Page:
By playing politics, Indonesia’s unions secured larger wage increases than they would have obtained through workplace collective bargaining. Exasperated employers prevailed on Jokowi to rein in the local wage councils, culminating in the issuance of PP78, which tied the hands of the wage councils and local executives by requiring that minimum wages be set by a formula — inflation plus GDP growth — and not through negotiations.

The next target was the Manpower Act of 2003, a labour-friendly law passed under former president Megawati. Employers had long advocated for the rollback of its pro-labour provisions. But tackling the Manpower Act would be challenging because Jokowi needed the legislature’s endorsement. His predecessor, president Susilo Bambang Yudhoyono, tried three times to amend the law (in 2006, 2010 and 2011), but was thwarted each time by labour protests and rebellious coalition partners.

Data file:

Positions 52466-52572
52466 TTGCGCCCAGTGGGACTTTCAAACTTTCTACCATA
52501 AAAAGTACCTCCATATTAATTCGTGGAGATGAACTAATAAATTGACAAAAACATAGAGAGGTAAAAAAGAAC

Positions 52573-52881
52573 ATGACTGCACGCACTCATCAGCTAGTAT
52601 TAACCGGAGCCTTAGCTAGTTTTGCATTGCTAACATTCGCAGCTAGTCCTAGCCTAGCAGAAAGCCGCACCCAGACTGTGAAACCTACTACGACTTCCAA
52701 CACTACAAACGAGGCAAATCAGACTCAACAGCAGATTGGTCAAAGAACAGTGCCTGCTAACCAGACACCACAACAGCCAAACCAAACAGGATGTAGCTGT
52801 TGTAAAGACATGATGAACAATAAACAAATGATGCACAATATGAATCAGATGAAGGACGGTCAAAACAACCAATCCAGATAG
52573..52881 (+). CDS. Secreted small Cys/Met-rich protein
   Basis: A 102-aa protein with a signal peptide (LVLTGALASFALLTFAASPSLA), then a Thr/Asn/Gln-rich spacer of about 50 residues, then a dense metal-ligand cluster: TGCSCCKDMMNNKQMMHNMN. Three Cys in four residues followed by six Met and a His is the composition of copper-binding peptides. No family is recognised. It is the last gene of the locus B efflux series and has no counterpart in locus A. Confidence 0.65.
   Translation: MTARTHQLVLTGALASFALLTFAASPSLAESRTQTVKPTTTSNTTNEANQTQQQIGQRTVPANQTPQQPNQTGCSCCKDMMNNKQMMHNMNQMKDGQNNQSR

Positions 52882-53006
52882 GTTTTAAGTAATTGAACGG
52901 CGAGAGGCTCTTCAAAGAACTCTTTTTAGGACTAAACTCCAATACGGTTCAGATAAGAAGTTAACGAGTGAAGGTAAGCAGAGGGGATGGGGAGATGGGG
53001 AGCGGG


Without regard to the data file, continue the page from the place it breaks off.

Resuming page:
Perhaps for this reason, Jokowi waited until his second term and tucked the amendments to the Manpower Act into the massive Omnibus Law. The task force drafting the bill included no labour representation but was bursting with capitalists. In contrast to the drafting of the Manpower Act, during which legislative leaders gave both unions and employers a seat at the table, labour had no meaningful role in the drafting of the Omnibus Law.

This string of defeats portends a grim future for labour unions as long as Jokowi is in office. Despite repeated protests against PP78, the law weakening the anti-corruption commission and the Omnibus Law, Jokowi has stood his ground. When challenged, his government has deployed security forces to intimidate and intercept protestors and has dismissed criticism as hoaxes. Jokowi’s firm grip on his coalition partners allows him to govern largely unchallenged.

Further street protests will likely invite harsher crackdowns and efforts by labour to challenge the Omnibus Law in the Constitutional Court are probably destined to fail (just as they did with PP78). Just in case, Jokowi has taken steps to assure that the judges will side with him.